19 December 2013

No #indyref votes for prisoners, Court of Session holds

A snowball's chance in hell. That was my assessment of the chances of prisoners persuading any Scottish court that they were entitled to vote in the independence referendum.  Or more precisely, that to exclude them wholesale from the franchise, as the Scottish Government and Parliament determined to do, was unlawful.

But to court three prisoners went, seeking judicial review of the legislation. This morning in the Court of Session, Lord Glennie handed down his judgment in the case.  As predicted, for all the ingenuity of their counsel, the Addiewell Three didn't win out. 

Counsel for the prisoners argued that the legislation was objectionable on three grounds: ECHR rights, fundamental common law rights, and EU law.  Under the Scotland Act, Holyrood and Scottish Ministers are explicitly bound over to observe both European legal regimes. Any Scottish legislation which clashes with fundamental rights or Union law is no law at all: a powerful tool in the litigant's pocket.

Firstly, citing ECHR rights, Aidan O'Neill argued that the legislation violated Article 10 (freedom of expression) and Article 3 of the first Protocol to the Convention, which provides that:

"The High Contracting Parties undertake to hold free elections at reasonable intervals by secret ballot, under conditions which will ensure the free expression of the people in the choice of the legislature."

In the now-notorious Hirst case, the Strasbourg court cited this provision to hold that the UK's blanket exclusion of all prisoners from the franchise (save for untried folk, detained on remand) violated the Convention. As I suggested they might a few months ago, the prisoners argued that there was really no principled reason why we should distinguish between elections to the legislature and referendums. And such an important referendum, too, determining the fate of the nation. As Lord Glennie notes:

"The difficulty for the petitioner, however, is that it has been held consistently both by the Commission and by the European Court of Human Rights that A3P1 applies to voting in elections for the legislature and has no application to voting in a referendum or, for that matter, in an election to elect a president or head of state. There is a long line of cases all to this effect."

How to wriggle off this hook? Here, Aidan O'Neill tried to persude the court strike out more ambitiously, following a scattering of ambiguous signs from the Strasbourg jurisprudence that the European Court might reverse the consistent course of its case-law, pulling referendums within the compass of Article 3 of Protocol 1.  This was a pretty tenuous line of argument at best, and Lord Glennie wasn't buying it. The freedom of expression argument proved equally shoogly. ECHR snowball, duly melted.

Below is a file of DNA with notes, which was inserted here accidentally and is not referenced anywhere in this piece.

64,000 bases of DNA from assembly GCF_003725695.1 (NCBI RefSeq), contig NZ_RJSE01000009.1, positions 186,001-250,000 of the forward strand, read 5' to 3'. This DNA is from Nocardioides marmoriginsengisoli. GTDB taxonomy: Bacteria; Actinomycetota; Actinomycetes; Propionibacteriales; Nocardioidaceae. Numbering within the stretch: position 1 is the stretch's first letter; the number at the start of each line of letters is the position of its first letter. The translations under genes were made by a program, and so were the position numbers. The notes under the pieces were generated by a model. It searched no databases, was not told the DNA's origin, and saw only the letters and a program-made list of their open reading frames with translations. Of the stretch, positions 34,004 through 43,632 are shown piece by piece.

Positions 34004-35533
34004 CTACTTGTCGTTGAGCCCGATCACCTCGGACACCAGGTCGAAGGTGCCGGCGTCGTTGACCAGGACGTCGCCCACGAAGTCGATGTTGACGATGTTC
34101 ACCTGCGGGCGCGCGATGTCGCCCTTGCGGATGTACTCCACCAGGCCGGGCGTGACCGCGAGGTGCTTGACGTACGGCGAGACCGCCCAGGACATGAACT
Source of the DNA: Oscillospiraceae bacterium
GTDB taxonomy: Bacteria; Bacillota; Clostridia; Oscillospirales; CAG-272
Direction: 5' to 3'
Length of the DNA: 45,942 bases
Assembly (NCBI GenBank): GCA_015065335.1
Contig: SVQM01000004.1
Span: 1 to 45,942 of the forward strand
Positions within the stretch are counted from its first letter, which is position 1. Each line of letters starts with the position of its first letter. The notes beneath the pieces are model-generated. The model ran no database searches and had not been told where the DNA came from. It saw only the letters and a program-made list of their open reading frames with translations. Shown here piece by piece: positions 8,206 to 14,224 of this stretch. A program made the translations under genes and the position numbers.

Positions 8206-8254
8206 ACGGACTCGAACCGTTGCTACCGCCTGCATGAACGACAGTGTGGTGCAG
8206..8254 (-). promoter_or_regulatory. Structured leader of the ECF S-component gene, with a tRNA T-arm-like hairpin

Secondly, the prisoners citing "fundamental" or "constitutional" rights, arguing that the right to vote is now part of the Common law. Pulling in a range of judicial decisions from the rest of the democratic world, focussing on Canadian and South African cases, the prisoners cited the resounding language of Justice Albie Sachs to the effect that the universality of the franchise must be a cardinal principle of democratic governance:

"Universal adult suffrage on a common voters roll is one of the foundational values of our entire constitutional order. The achievement of the franchise has historically been important both for the acquisition of the rights of full and ineffective citizenship by all South Africans regardless of race, and for the accomplishment of an all-embracing nationhood. The universality of the franchise is important not only for nationhood and democracy. The vote of each and every citizen is a badge of dignity and of personhood.
Quite literally, it says that everybody counts. In a country of great disparities of wealth and power it declares that whoever we are, whether rich or poor, exalted or disgraced, we all belong to the same democratic South African nation; that our destinies are intertwined in a single interactive polity. Rights may not be limited without justification and legislation dealing with the franchise must be interpreted in favour of enfranchisement rather than disenfranchisement."

In a somewhat densely-reasoned series of paragraphs, Lord Glennie held that "though I accept the existence of a fundamental or constitutional right to vote in general terms, I have come to the conclusion that that right does not extend to voting in a referendum." So no joy for the petitioners under the common law either.